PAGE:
How to Plan and Stay Organized
Create a Gardening Design
A garden design is a planned layout for your garden made before you plant anything. Creating a garden design can help you utilize the space you have for gardening to its fullest potential.
For vegetable gardeners, using trellises and fences can be extremely useful so vining crops grow upward rather than across the ground. Some vegetable plants that grow well with this method include pole beans, peas, cucumbers, and tomatoes. Using fences and trellises to encourage upward growth will allow you to grow more food, harvest more easily, grow cleaner crops, and reduce insect damage.
When planning your garden, keep in mind that vegetable garden crops should also be grown close together. While you need to leave enough room to harvest the crops, keeping them close maintains soil moisture and helps to control weeds.
Keep a Gardening Journal
Keeping a garden journal where you record information like your planting calendar, garden design, and other notes about what worked well and what didn’t can help you build a resource to use in the future. It also ensures you won’t repeat avoidable mistakes.
There is no specific right or wrong way to keep a garden journal; instead, it should be about what feels right for you to record. You can make your journal a detailed account of your gardening experience or you can decide to use it simply to jot down important bullet points you want to remember for next time.
Either way, for first-time gardeners, a garden journal can be a great way to maintain a record, track your progress over seasons, and create a learning resource.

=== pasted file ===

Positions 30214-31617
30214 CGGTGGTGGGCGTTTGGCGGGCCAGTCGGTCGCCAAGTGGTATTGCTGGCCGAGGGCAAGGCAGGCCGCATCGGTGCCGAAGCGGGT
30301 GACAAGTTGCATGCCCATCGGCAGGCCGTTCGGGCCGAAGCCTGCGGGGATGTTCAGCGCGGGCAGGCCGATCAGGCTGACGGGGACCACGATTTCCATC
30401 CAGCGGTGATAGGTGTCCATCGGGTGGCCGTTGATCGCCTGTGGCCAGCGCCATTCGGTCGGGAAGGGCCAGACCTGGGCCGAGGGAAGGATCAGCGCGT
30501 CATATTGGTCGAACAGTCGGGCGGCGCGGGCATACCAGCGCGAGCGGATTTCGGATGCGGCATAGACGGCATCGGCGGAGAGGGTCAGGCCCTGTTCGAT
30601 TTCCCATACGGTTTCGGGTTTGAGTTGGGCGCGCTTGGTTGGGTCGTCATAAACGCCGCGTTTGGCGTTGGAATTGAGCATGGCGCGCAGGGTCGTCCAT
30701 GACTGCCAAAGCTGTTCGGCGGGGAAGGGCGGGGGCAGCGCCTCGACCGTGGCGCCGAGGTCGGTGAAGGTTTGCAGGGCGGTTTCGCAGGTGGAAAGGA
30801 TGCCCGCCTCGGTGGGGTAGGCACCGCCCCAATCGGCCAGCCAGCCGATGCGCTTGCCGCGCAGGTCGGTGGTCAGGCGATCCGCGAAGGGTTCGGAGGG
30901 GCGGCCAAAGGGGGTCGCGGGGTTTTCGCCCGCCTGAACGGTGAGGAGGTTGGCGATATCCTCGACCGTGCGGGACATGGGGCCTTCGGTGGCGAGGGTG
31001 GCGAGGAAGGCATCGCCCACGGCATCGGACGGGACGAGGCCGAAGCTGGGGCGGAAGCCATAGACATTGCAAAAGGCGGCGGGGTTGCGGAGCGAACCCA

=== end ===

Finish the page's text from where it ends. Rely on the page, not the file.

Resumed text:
Organize Your Seeds and Plant Tags
As you expand your vegetable garden, you’ll want to organize your seeds and plant tags efficiently to ensure you’re planting things in the right places and keeping accurate track of your inventory. Of note, no matter how seeds are organized, they should be stored in a cool, dark location.
There are many ideas out there for keeping your seeds organized. Some of the most commonly used methods include photo albums with labeled plastic pockets, using clear storage containers like glass jars, keeping seeds in alphabetically filed folders, or storing them in jewelry or fishing boxes.
Maintain a Task Schedule
Gardening requires many tasks and chores that include not just planting and harvesting but organizing, pruning, weeding, mulching, composting, and other maintenance tasks to ensure your plants stay well and continue to thrive.
Maintaining a task schedule can be part of your garden journaling process or it can be created and maintained as a separate document. We find the latter to be helpful for first-time gardeners since they’re still learning many of the tasks and schedules that will eventually become second nature with more experience.
Looking for your perfect home in the Dayton area? Contact Oberer Homes today to learn how we can help you find (or build!) it.
Share this Post